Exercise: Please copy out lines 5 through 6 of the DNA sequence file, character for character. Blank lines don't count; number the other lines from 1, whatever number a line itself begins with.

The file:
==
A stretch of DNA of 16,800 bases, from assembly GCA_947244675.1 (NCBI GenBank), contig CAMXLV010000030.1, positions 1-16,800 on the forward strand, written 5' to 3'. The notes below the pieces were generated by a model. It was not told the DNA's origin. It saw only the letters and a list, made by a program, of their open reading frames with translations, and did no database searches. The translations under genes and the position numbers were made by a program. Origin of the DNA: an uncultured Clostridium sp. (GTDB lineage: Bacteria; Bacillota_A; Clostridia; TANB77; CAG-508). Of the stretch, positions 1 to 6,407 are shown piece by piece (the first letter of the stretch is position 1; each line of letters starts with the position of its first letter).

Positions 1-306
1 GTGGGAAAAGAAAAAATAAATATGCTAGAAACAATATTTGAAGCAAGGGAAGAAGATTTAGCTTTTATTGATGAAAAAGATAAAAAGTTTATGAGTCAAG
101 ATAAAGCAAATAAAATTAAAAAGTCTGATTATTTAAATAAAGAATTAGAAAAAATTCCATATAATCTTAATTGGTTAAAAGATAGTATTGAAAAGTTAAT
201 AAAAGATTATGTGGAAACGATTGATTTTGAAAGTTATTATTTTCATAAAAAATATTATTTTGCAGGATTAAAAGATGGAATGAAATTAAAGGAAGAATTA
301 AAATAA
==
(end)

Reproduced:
201 AAAAGATTATGTGGAAACGATTGATTTTGAAAGTTATTATTTTCATAAAAAATATTATTTTGCAGGATTAAAAGATGGAATGAAATTAAAGGAAGAATTA
301 AAATAA